Graphic art is touching, moving and powerful.

An art journal is usually peppered with words or phrases, drawings, doodles, sketches, paintings, charts, cut-outs, photos, shapes, stickers, symbols, quotes, conversations, poems, songs, stories, patterns, graphic marks, and whatever feels good to be on the journal pages.

To start your art journaling practice, you need whatever art material that’s handy like:

  • Writing materials – pencil, ink pen, markers, paper, notebook, cards, post-it-note, journal, pastel, gesso paint
  • Coloring materials – paint, watercolor pens, colored pens, gel pens, glitters, charcoal, dye, paint brush, gel printing plates
  • Graphics materials – cut-outs, magazines, photos, illustrations, stickers, washi tapes, stamps
  • Cutting materials – scissors, cutter, knife
  • Gluing materials – paste, glue, tapes, stickers.

Remember: Except for your pen and paper (or journal), everything else is optional. 

Artistic or flat?

Colored or plain?

Clean or messy?

Planned or random?

Comprehensible or not?

They are immaterial.

What counts is expressing (or making sense of) what you think and feel in graphics and visual form.

4 – Bullet Journaling

Bullet journaling is a way of keeping track of things you want and need to be done following a structure or system.

Read more about bullet journaling here.

5 – Bible Journaling

Bible journaling has become a popular way of keeping a journal.

For this, you only need your bible and a pen. Art materials such as those detailed in the art journaling technique are optional.

The main idea is to find spiritual inspiration in the Bible or to let the Bible speak to you and give you guidance.

You then illuminate on the message by interpreting the bible verses in an artistic or creative way. These may be one or all of the following:

  • highlighting important verses
  • drawing
  • doodling
  • painting or coloring
  • embellishing.

Here are simple steps to do bible journaling:

  • Pray. This is where you seek guidance or inspiration on anything you wish.
  • Find a bible verse. You may do a page every day, randomly open a page or select a verse, or start with a familiar or meaningful verse.
  • Read. Read the verse or page that you have selected.
  • Reflect. Pause for inspiration or guidance.
  • Do art. You may start by sketching your idea first then outlining and coloring them.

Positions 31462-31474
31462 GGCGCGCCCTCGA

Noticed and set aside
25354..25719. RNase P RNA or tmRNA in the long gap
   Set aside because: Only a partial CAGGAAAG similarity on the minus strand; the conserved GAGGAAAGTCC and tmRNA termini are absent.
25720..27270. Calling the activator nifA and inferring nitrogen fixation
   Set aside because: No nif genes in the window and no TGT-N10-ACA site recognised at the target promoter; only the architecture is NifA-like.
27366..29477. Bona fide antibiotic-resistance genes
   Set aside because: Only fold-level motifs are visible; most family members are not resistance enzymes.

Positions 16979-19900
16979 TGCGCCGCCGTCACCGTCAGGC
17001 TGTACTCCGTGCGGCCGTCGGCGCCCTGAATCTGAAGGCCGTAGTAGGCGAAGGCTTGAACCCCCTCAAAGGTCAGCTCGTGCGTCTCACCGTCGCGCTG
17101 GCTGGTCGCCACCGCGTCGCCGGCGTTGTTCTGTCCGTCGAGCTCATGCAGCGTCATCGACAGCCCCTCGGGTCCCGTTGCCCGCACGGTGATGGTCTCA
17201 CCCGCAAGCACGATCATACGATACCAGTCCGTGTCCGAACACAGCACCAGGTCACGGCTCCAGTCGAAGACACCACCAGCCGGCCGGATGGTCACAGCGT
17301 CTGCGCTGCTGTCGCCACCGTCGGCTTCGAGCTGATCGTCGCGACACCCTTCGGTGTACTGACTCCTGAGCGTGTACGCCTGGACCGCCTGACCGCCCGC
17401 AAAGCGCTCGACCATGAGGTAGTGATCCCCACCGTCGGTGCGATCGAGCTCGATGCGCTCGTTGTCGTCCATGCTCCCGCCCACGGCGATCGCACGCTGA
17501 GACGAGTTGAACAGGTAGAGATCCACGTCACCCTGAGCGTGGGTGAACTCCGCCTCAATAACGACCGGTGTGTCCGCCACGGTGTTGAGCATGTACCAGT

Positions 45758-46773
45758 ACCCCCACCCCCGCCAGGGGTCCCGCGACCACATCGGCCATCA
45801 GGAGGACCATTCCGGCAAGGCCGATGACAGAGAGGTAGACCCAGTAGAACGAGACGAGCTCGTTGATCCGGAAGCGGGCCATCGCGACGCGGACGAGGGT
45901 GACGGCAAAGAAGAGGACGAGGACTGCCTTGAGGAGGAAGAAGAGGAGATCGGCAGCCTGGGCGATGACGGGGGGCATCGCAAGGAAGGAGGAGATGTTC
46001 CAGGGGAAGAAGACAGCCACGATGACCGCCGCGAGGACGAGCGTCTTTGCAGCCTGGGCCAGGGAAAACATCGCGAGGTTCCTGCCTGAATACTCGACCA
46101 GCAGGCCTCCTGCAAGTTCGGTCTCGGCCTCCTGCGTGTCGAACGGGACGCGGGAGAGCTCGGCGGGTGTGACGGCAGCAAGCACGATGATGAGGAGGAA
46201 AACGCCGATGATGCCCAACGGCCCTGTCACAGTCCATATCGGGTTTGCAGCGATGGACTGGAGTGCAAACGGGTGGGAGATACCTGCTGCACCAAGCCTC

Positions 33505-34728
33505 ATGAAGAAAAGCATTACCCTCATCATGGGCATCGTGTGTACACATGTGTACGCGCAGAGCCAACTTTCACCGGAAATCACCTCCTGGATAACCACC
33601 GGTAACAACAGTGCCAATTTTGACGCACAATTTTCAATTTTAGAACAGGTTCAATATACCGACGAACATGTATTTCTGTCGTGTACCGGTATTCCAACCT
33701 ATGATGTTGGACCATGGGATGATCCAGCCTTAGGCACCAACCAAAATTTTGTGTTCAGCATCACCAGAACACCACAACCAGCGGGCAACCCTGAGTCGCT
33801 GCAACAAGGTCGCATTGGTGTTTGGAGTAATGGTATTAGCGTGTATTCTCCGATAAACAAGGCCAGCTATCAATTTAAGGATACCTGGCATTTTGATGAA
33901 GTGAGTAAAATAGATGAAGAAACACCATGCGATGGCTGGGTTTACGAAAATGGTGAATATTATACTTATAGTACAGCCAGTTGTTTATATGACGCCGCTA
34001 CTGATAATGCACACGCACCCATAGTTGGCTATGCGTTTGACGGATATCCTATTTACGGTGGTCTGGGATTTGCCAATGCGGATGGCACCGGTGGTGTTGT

These steps may seem daunting but they’re really not.

Besides, you may innovate or come up with your own.

The Best One

Among the techniques presented, which one appeals to you?

What possibilities do you see for yourself?

Perhaps you have your own way… or why not come up with one?

These are just five of the countless ways of journaling; say, if there were a billion people who are into journaling, there can be a billion ways to do it.

Again, there’s no right or wrong way with journaling; not even a fixed way to do it.

What’s important is for you to start journaling, commit to it, and keep doing it for as long as you can.

You’ll be amazed at just how much you get out of journaling.

For tips on how to journal, read this post.

 

 

Daily Gratitude Practice: 9 Easy Ways to Nurture Thankfulness

Daily Gratitude Practice: 9 Easy Ways to Nurture Thankfulness

We are all familiar with more ways than one on how to practice gratitude; however, we either forget to do so, find it uncomfortable, icky or cheesy, or simply take it for granted.

If that sounds like you, why not start small and let the habit grow into you.

The hardest arithmetic to master is that which enables us to count our blessings. ~Eric Hoffer

You never know what wonders it would do, to you and others.

How Can You Practice Gratitude in Your Daily Life?

Consider these practical ways to express and show thankfulness where it is due, and reap your rewards of positive aura from feeling joyful, peaceful, contented and forward-looking.

#1 – Write a “Thank You” Letter or Note

There is probably someone in your life right now that you need to thank. It is best that you take time to send them a handwritten letter of thanks. This adds more meaning, especially at this time when reaching out to people is as easy as pushing a virtual button. The time that you take to express your feelings by writing them down means more lasting rewards than using electronic media.

However, if this feels like an ordeal, go ahead and send a “thank you” post-it-note, text message, email, private message at Facebook (via Messenger), or whatever means that doesn’t intimidate or scare you from expressing thanks.